Why Sarah Palin Will Never Lead the Religious Right
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To the Republican base, Sarah Palin represents many things: a trailblazer for female candidates, a "pro-life" stalwart, a devoted mother, an athletic superstar, a moose hunter extraordinaire and a stylish crowd-pleaser unafraid to speak her conservative mind.
But for a segment of the Republican base -- the religious right -- Palin represents something more divine: a heaven-sent, conservative answer to the sort of feminism claimed by liberal women. But while Palin's call for the "Mama Grizzlies" of the conservative movement to roar their version of feminism does get that part of the base riled up, Palin will never rise to be more than a motivational leader of the religious right.
In her Newsweek cover story, "Saint Sarah," Lisa Miller wrote, "The Christian right is now poised to become a women's movement -- and Sarah Palin is its earthy Jerry Falwell."
That's a major prediction, and not one that is suggested either by the past or the present.
Palin, it's true, has a certain star power that other religious right women lack. To her fellow Pentecostals and charismatics, especially, Palin is "anointed" -- a figure sent by God to perform his will. But that's very different from being the organizational leader of a movement.
Sister Sarah and Queen Esther
To those outside the Christian right, it's hard to get this until you talk to a Palin supporter or see Palin in person, in front of a crowd. I remember the moment when it really clicked for me, when, two weeks after John McCain chose her as his running mate, a charismatic evangelical source told me he believed Palin was anointed. "By anointing," he said, "I mean more than just stage presence. I mean authority. Palin believes what she is saying. It comes through. She is confident because she believes she is right....She is gifted in that area."
Six weeks later, at a Palin campaign rally in York, Pennsylvania, I saw the crowd react to Palin's "gifts." "She's got that thing," I told a colleague.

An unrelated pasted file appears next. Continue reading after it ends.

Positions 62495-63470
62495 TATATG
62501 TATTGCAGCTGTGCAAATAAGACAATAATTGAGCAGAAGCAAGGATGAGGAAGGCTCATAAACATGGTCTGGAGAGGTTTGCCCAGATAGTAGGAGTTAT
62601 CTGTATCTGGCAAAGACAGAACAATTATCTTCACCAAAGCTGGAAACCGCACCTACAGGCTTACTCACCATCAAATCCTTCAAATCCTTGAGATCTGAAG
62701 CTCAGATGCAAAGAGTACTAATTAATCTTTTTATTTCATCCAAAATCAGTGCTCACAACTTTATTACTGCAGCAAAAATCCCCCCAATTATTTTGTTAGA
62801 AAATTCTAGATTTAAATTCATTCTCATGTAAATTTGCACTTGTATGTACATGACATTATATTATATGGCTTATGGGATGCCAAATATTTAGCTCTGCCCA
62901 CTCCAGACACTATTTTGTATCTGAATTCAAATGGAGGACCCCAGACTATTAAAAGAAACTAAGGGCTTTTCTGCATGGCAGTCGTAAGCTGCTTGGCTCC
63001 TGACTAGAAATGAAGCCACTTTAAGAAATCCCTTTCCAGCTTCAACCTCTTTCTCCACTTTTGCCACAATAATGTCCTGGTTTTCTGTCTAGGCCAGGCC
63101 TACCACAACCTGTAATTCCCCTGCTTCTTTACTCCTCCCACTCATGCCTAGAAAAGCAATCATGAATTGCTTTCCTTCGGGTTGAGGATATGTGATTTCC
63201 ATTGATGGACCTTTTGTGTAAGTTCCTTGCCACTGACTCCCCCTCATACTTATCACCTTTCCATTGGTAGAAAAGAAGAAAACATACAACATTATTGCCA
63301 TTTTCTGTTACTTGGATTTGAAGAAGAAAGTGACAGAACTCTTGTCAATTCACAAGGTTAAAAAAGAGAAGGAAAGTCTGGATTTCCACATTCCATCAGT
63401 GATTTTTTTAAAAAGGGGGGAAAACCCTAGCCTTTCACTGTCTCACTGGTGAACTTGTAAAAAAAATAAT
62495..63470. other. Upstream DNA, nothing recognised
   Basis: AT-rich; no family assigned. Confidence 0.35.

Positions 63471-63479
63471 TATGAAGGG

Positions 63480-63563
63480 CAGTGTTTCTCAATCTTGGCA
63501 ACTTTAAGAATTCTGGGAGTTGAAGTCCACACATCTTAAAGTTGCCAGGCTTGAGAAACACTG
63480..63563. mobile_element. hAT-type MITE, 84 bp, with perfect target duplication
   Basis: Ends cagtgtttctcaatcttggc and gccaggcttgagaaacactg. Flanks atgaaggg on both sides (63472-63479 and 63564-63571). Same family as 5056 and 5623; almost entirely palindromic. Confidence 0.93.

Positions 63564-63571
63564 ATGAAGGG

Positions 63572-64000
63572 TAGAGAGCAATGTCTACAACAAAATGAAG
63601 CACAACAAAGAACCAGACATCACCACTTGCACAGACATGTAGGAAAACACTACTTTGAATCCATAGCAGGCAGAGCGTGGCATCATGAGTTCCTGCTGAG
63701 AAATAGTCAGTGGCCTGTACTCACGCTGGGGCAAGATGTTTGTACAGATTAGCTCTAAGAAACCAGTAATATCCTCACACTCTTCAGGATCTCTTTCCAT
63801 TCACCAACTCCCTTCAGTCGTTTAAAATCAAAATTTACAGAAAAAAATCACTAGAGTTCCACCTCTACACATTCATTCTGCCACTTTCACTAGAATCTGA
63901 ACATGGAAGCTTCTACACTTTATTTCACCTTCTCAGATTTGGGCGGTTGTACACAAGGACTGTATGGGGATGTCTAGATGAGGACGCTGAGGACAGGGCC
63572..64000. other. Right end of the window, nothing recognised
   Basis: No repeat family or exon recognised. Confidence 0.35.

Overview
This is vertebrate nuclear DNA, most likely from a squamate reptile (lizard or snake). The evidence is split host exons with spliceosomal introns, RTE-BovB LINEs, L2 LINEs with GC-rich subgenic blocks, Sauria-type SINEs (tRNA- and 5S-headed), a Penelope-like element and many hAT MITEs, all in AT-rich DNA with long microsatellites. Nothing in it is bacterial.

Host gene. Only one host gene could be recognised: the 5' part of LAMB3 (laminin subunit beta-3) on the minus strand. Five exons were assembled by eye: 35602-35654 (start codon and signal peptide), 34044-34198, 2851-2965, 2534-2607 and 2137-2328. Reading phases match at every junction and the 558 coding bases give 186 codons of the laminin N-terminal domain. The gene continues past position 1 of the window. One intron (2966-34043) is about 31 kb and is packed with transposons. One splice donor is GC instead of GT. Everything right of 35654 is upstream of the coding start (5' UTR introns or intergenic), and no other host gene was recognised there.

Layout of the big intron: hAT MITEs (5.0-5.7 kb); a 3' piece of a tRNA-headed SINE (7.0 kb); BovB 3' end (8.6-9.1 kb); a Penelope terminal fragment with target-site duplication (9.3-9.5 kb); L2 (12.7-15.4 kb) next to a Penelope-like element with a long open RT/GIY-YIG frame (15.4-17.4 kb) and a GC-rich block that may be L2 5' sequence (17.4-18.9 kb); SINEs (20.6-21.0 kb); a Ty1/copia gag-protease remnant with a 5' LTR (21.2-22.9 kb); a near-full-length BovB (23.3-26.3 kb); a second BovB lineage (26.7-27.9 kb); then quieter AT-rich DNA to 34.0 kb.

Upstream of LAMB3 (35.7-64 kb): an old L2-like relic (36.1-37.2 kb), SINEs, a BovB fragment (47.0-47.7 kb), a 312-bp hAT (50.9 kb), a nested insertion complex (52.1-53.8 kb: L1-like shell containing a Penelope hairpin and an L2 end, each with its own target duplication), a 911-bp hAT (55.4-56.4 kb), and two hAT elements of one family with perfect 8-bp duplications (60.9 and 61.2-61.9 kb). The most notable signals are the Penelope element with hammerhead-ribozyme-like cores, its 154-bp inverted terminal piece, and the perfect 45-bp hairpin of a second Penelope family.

Palin "is a flat-footed, I'm-in-the-back-of-the-camp-meeting-truck-preaching-woman in the style of the trailblazing early-20th-century evangelist Aimee Semple McPherson," religious historian Anthea Butler told me during the presidential campaign. While that's an improvement on the role of woman as submissive wife required by the doctrine of, say, the Southern Baptist Convention (which doesn't allow women to be clergy), it won't catapult her to the leadership of the Christian right. Movement leaders are no doubt pleased by Palin's ability to pull off the theatrics that excite and motivate followers, but that's unlikely to convince them to step aside for Sister Sarah.
Newsweek's Miller wrote of how followers of the religious right see in Palin the echo of the Bible's Esther, queen of Persia, who saved her fellow Jews from the genocidal designs of the evil Haman, an advisor to her husband, King Ahasuerus. By convincing the king of Haman's evil, Esther, who was just a humble (albeit beautiful) young woman, saved her people from annihilation. Evangelicals convince each other that anyone -- even the most humble among us -- could be, like Esther, part of God's will for saving the world from satanic plots.
Evangelicals believe God placed Esther in the kingdom "for a time such as this" – a time of danger. It's a phrase they frequently invoke, whether to explain the rise of George W. Bush in the 2000 election, Christian Zionists agitating against Iran's nuclear ambitions (since Iranian president Mahmoud Ahmadinejad is often compared to Haman), or the appearance of Palin, seemingly out of nowhere, just as John McCain's presidential campaign was faltering. When members of the religious right speak of an Esther figure, or an "Esther moment," it's a means of motivating followers to believe that, like Queen Esther, anyone can step up and save the world from evil -- in Palin's case, it could mean anything from abortion (which many evangelicals consider tantamount to genocide), secularism or that Tea Party trope, socialism.